In future Britain, Alex DeLarge, a charismatic and psycopath delinquent, who likes to practice crimes and ultra-violence with his gang, is jailed and volunteers for an experimental aversion therapy developed by the government in an effort to solve society's crime problem - but not all goes according to plan.
The adventures of Gustave H, a legendary concierge at a famous hotel from the fictional Republic of Zubrowka between the first and second World Wars, and Zero Moustafa, the lobby boy who becomes his most trusted friend.
F. Murray Abraham,
When "The Dude" Lebowski is mistaken for a millionaire Lebowski, two thugs urinate on his rug to coerce him into paying a debt he knows nothing about. While attempting to gain recompense for the ruined rug from his wealthy counterpart, he accepts a one-time job with high pay-off. He enlists the help of his bowling buddy, Walter, a gun-toting Jewish-convert with anger issues. Deception leads to more trouble, and it soon seems that everyone from porn empire tycoons to nihilists want something from The Dude. Written by
For the film's look, the Coens wanted to avoid the usual retro 1960s clichés like lava lamps, Day-Glo posters, and Grateful Dead music and for it to be "consistent with the whole bowling thing, we wanted to keep the movie pretty bright and poppy", Joel said in an interview. For example, the star motif featured predominantly throughout the film, started with the film's production designer Richard Heinrichs' design for the bowling alley. According to Joel Coen, he "came up with the idea of just laying free-form neon stars on top of it and doing a similar free-form star thing on the interior". This carried over to the film's dream sequences. "Both dream sequences involve star patterns and are about lines radiating to a point. In the first dream sequence, the Dude gets knocked out and you see stars and they all coalesce into the overhead nightscape of L.A. The second dream sequence is an astral environment with a backdrop of stars", remembers Heinrichs. For Jackie Treehorn's Malibu beach house, he was inspired by late 1950s and early 1960s bachelor pad furniture. See more »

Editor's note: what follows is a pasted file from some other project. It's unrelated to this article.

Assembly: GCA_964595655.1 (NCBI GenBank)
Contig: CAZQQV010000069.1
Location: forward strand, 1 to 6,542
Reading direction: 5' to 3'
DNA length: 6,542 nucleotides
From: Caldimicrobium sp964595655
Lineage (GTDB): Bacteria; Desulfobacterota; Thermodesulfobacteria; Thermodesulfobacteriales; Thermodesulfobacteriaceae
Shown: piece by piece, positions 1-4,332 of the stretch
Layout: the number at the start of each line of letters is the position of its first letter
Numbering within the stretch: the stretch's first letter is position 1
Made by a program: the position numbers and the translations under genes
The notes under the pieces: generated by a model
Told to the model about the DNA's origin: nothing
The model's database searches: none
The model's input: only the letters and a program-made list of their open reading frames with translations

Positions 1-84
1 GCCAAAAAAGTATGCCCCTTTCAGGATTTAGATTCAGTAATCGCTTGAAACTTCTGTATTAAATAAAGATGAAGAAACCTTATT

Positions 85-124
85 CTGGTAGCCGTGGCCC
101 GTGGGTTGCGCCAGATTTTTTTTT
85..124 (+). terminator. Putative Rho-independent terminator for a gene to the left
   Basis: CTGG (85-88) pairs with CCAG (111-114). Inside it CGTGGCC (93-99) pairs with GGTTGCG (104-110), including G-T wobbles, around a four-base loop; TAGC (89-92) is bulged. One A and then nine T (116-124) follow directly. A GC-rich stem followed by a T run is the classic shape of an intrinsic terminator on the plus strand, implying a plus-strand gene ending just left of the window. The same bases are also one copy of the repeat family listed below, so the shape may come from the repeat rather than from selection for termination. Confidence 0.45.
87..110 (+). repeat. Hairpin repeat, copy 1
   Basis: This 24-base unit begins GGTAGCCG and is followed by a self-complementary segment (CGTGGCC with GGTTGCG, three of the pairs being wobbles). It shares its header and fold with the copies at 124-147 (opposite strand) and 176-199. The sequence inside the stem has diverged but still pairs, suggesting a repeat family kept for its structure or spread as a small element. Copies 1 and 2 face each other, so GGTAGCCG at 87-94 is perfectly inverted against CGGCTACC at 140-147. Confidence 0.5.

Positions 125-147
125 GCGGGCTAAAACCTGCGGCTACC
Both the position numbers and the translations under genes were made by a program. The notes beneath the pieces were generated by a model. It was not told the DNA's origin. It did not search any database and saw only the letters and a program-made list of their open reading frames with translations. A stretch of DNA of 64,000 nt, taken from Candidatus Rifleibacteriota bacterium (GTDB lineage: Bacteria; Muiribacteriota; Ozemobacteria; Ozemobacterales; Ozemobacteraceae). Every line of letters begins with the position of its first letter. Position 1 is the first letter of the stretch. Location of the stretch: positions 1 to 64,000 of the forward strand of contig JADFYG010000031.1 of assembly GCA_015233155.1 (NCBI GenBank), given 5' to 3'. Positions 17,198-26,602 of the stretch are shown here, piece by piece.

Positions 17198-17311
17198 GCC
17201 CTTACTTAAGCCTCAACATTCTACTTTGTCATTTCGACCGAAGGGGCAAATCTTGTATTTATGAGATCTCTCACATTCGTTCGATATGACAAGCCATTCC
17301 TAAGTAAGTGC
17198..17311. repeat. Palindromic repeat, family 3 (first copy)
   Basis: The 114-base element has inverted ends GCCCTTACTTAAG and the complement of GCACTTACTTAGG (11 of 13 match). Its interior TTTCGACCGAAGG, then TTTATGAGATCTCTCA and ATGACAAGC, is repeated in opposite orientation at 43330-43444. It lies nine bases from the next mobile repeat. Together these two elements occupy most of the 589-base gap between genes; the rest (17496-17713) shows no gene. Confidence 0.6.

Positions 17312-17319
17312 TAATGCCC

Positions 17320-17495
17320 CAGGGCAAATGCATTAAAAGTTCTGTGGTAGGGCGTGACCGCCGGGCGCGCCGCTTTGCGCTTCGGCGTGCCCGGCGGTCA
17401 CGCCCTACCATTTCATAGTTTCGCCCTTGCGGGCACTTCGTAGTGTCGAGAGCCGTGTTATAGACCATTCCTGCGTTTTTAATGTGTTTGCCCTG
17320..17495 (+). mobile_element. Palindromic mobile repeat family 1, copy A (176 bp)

When The Dude is in the bathtub smoking a joint with all of the candles lit, the Nihilists come in and throw the ferret in the tub with him. There are four candles in the corner to the left of The Dude. When The Dude starts thrashing around he puts three of the four candles out with the water and when it cuts away then goes back to him, the three candles that were out are lit and the one candle that was still lit is out. See more »
Way out west there was this fella... fella I wanna tell ya about. Fella by the name of Jeff Lebowski. At least that was the handle his loving parents gave him, but he never had much use for it himself. Mr. Lebowski, he called himself "The Dude". Now, "Dude" - that's a name no one would self-apply where I come from. But then there was a lot about the Dude that didn't make a whole lot of sense. And a lot about where he lived, likewise. But then again, maybe that's why I ...
See more »
The film with the highest rewatchability factor of all time
It's actually kind of hard to describe this movie (and what's so great about it) to people who don't already know it and love it; as with many cult films, The Big Lebowski will either speak to you (in which case you will become a fervent follower of His Dudeness and abide by his code for the rest of your life) or, if it doesn't, the film will either leave you completely indifferent or you'll even downright hate it.
I believe it's a very funny film and I'm sure it can be rightfully called a comedy, but don't expect punchlines, gags, jokes or slapstick
it's not that kind of comedy. If you want to enjoy this film, you
have to meet Jeffery "The Dude" Lebowski by his terms, hang out with him and his bowling buddies and follow them at a their (perhaps somewhat leisurely) pace through this weird and unbelievable tale about nihilism, theft (of a car and, more importantly: a Creedence Clearwater Revival tape), kidnapping, abstract art, porn and - of course - bowling.
The story is actually kind of simple. You see, some no-good German nihilists urinated on The Dude's rug - and this kind of aggression just won't stand against The Dude. With the help of his bowling buddies, he will do everything in his power to get someone to pay for his rug - or possibly get a new one (because that rug really tied the room together). So he embarks on this worthy quest during which he will encounter many wondrous things and fascinating people (even Jesus - who is NOT the messiah but a very naughty man).
With Jeff Bridges in the leading role, the Coen brothers have found the perfect actor to incorporate one of the most iconic characters that has ever been created. But it's not just The Dude that makes this a winner; the whole film is such an inspired folly and simply inventive filmmaking at its finest (the hilarious dream sequence alone is worth the price of admission). The supporting cast is outstanding (J.Turturro, J.Goodman and S.Buscemi among many others), the song choices are perfect and the dialog is the funniest, most quotable in any comedy I've ever seen. This - for me - is without a doubt the film with the highest rewatchability factor of all time. 10 stars out of 10.